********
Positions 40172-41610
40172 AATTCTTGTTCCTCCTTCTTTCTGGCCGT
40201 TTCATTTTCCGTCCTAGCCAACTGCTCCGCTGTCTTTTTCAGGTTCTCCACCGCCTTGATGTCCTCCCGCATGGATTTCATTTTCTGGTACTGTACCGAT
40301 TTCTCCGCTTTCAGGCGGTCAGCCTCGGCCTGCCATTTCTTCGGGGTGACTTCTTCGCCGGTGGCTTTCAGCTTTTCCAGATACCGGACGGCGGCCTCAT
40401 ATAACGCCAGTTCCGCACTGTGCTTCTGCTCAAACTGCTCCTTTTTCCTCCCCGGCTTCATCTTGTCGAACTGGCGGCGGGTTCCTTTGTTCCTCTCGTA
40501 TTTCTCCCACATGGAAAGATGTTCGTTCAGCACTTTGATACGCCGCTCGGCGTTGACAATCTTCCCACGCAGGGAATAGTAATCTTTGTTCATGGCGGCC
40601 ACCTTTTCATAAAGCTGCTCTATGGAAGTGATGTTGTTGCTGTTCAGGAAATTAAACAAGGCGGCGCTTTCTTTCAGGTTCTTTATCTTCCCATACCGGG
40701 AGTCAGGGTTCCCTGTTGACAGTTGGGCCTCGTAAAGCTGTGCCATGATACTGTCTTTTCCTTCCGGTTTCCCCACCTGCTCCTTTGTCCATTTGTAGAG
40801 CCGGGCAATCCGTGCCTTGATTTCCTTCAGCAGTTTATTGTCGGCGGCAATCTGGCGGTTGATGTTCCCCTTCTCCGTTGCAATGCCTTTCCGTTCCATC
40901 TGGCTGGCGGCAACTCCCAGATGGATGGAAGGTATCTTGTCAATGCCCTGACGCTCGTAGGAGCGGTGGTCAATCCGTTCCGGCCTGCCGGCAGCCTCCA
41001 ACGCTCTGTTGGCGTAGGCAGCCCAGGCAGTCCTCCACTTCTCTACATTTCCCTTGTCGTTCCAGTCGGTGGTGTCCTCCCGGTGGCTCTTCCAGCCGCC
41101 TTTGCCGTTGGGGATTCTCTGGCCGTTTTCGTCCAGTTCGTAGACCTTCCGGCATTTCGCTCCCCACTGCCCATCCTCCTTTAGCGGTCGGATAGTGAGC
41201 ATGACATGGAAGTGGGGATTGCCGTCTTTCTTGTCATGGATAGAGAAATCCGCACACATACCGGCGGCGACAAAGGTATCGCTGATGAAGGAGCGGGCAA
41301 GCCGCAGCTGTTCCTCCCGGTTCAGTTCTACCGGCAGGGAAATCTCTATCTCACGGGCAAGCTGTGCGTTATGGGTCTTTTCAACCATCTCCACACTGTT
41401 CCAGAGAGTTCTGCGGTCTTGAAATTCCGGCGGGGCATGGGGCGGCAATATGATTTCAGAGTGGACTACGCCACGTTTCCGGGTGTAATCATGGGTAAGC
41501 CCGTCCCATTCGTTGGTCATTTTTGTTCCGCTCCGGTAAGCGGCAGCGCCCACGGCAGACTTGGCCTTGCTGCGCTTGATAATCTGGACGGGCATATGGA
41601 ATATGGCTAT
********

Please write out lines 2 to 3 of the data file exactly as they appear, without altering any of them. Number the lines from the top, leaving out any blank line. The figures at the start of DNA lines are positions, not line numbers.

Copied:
40172 AATTCTTGTTCCTCCTTCTTTCTGGCCGT
40201 TTCATTTTCCGTCCTAGCCAACTGCTCCGCTGTCTTTTTCAGGTTCTCCACCGCCTTGATGTCCTCCCGCATGGATTTCATTTTCTGGTACTGTACCGAT